July 2015 – Coping with Sudden Changes
July 2015 – Coping with Sudden Changes
In the past 2 weeks, we’ve seen horrific violence in Charleston, South Carolina, seen forgiveness and outpouring of support for the families, seen two historic US Supreme Court decisions, and heard our president sing live on TV.
We’ve seen Facebook and the Internet turn into a sea of rainbows and spontaneous parades filled with rainbows.
We’ve seen flags go up and flags go down.
We’ve seen shock, dismay and anger at the Supreme Court decisions, and virulent outpouring of messages declaring that our country has been destroyed.
We’ve also seen some mature and emotional discussions about how to deal with very beloved historic symbols that have been used to justify hatred and violence.
It is true that many things have shifted in ways that may have been unexpected or may not have been expected this soon.
How do we deal with those changes for ourselves and in our workplace?
How do we set a good example for others to follow if we are not sure what we believe or what we feel ourselves about the changes?
As good managers, executives and leaders, our job is to set an example. To do that, we have to recognize that people deal with change in different ways:
As leaders, we need to have compassion for where each person is in their ability to deal with change and help them adjust in a way that allows them to deal with it in their own way. We need to recognize where we are ourselves in the change process.
As with any sudden or major corporate change, societal changes can cause havoc in the workplace. People don’t know what is expected of them or how to deal with new events. They seek guidance in many ways – from leaders, from co-workers, from family and from friends. They often seek to express their thoughts and feelings.
With the Supreme Court rulings on the Affordable Care Act and marriage equality last week, many business and government workplaces will be re-evaluating how those decisions affect how they do business. Rules may have to change. Policies and Procedures may have to change. Computer systems may have to change. Attitudes may have to change.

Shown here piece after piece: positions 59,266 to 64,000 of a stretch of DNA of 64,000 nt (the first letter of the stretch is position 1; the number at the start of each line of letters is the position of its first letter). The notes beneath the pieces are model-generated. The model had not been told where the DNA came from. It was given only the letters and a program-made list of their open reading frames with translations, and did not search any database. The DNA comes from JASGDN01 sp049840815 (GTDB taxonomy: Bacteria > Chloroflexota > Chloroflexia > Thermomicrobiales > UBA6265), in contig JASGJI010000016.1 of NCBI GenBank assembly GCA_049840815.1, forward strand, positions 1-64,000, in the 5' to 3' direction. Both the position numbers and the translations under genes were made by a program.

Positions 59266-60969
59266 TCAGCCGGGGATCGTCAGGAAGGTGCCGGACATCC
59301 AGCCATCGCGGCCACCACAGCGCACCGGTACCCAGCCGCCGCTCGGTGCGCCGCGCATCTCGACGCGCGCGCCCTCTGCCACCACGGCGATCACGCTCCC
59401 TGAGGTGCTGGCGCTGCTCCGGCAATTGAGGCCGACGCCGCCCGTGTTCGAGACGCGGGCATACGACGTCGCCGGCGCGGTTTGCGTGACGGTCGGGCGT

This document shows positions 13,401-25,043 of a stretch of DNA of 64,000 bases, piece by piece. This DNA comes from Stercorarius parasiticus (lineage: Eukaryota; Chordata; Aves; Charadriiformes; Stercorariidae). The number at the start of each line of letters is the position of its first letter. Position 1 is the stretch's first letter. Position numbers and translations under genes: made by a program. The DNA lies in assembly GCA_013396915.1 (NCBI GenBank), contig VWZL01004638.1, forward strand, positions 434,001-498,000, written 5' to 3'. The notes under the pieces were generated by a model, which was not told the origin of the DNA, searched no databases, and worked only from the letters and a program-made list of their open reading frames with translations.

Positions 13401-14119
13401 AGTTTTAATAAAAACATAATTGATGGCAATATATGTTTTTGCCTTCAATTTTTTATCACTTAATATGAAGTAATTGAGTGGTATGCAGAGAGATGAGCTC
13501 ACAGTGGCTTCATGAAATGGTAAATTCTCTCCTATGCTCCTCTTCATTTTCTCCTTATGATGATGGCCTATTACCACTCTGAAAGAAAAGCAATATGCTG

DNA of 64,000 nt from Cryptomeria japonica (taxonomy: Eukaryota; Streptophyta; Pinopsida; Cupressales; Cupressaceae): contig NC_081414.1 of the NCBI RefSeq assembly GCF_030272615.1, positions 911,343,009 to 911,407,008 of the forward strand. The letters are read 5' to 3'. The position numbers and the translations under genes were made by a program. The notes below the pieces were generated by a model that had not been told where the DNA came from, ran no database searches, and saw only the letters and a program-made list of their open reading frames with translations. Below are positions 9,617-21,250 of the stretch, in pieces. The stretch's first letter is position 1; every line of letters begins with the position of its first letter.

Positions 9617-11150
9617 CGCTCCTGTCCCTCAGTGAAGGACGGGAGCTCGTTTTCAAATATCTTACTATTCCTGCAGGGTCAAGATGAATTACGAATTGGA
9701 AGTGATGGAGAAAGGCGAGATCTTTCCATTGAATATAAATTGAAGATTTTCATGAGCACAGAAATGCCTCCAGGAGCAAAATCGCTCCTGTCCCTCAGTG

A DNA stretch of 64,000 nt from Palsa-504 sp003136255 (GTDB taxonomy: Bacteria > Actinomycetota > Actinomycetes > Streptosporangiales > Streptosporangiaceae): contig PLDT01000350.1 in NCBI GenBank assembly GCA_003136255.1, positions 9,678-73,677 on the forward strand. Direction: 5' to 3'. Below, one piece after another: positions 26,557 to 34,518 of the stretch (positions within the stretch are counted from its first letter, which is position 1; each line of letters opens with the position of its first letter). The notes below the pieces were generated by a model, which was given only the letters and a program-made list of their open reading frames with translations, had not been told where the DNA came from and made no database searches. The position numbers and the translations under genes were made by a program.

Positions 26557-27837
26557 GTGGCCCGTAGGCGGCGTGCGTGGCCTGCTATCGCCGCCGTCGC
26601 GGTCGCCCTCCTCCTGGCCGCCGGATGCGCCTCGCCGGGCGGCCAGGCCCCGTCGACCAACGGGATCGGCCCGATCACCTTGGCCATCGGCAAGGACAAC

Those things don’t happen overnight. Thoughtful discussions between affected parties will facilitate the process of change and help people adapt to the new realities.
Some people will be unable to concentrate on their work due to their anxiety about the changes. As leaders, our challenge is to provide ways for staff to feel comfortable that they will be heard and their needs can be accommodated.
Some people will want to cheer at the changes and use their feelings of superiority or as "winners" to berate others. As leaders, we need to recognize and stop that type of behavior. Beating others over the head with biased views does not help anyone.
There may be more gossip and water-cooler activity as people try to make sense of the changes and how the changes will affect their job or their life. Sensitive managers may want to provide an open forum for people in small groups to discuss their concerns just as they would with any corporate change.
Staff need to be reminded that the world has not come to an end because of a major change or even a couple major changes. Life will go on, albeit with changes. The business will go on, albeit with changes.
Leaders can help by recognizing that many people will go through the well-known 5 stages of grief developed by Dr. Elisabeth Kübler-Ross.
The 5 steps have been adapted to fit major changes rather than death:
In the case of corporate or major societal changes, the stages of grief relate to the death of the "old way" and adjustment to the "new way" rather than a physical illness.
Look around your workplace. Can you recognize where people are in their reactions to recent changes? Do you know where you are?
The English motto Keep Calm and Carry On may help some people. By recognizing that a great many things in life have NOT changed, we can help people see that there is security in knowing they still have a job, still work in the same place, still have the same co-workers and that many other things around them have not changed.
As leaders, recognizing that people go through a variety of emotions as they cope with sudden changes, we can better help ourselves and our staff to recognize that this new change is not the end of the world. It is one more step in our evolution as a country, as a business and as a human race. We have survived a lot of things. We will survive this also.
Related newsletter articles:
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Page updated: June 29, 2015
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